by Richard Testa
To the pinnacle of truth I climb.
What, no pinnacle, no truth?
Then where do I climb?
Why so breathless? Why exhausted?
I know I labor: labor towards
Something, somewhere, somehow.
Is it not ascent? I know I stand
Where I can see much more
Than I saw before.
I know it was something I grasped;
I know levels I’ve passed.
No? You say I cannot be certain?
Then why so breathless? Why exhausted?
I’ll cease to labor: go towards
O graying gray! O uncertain grayness!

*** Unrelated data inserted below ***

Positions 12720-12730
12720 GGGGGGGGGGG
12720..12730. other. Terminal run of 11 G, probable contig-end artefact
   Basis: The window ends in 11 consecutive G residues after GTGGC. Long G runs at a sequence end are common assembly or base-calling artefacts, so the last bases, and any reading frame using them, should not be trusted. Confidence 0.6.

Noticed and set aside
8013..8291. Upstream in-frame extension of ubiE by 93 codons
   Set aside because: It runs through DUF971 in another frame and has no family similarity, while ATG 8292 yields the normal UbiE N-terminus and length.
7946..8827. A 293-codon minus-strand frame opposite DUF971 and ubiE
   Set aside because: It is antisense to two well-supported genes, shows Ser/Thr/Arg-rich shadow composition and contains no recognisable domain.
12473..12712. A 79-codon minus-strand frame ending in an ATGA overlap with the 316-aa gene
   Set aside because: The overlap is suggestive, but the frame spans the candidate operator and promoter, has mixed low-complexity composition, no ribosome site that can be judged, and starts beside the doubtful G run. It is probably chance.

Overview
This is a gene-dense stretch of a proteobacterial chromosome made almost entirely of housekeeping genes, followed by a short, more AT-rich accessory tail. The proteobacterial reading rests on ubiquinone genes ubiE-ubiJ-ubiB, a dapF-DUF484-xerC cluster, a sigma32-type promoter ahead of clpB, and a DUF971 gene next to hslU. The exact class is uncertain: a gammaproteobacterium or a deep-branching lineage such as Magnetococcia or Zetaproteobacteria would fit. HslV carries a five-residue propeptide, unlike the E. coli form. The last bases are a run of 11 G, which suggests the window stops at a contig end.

What is it dims my vision so?
It is but a passing cloud, I know, but frightening.
What is frightening about uncertain journey,
About clouds, about hazy grayness?
On, shall I go on? Is there hope?
O blackest black! O liquid blackness!
Submerged, my eyes, my ears; I drink blackness.
Yet do I thirst for light, for light do I thirst.
Will I go on to solid nothingness?
There is a light, I know, at the pinnacle I knew.
You told me there was no pinnacle
Or that I could be certain of its uncertainty
Or some such knowable unknowingness.
But I will ascend again,
For I know I have descended.
Born in Newark, Richard D. Testa left to enter a Catholic seminary, lived for two years as a Trappist monk, then returned to teach English in the Newark schools. “The Pinnacle” appeared in the July-August 1962 issue of the locally published magazine Four Corners.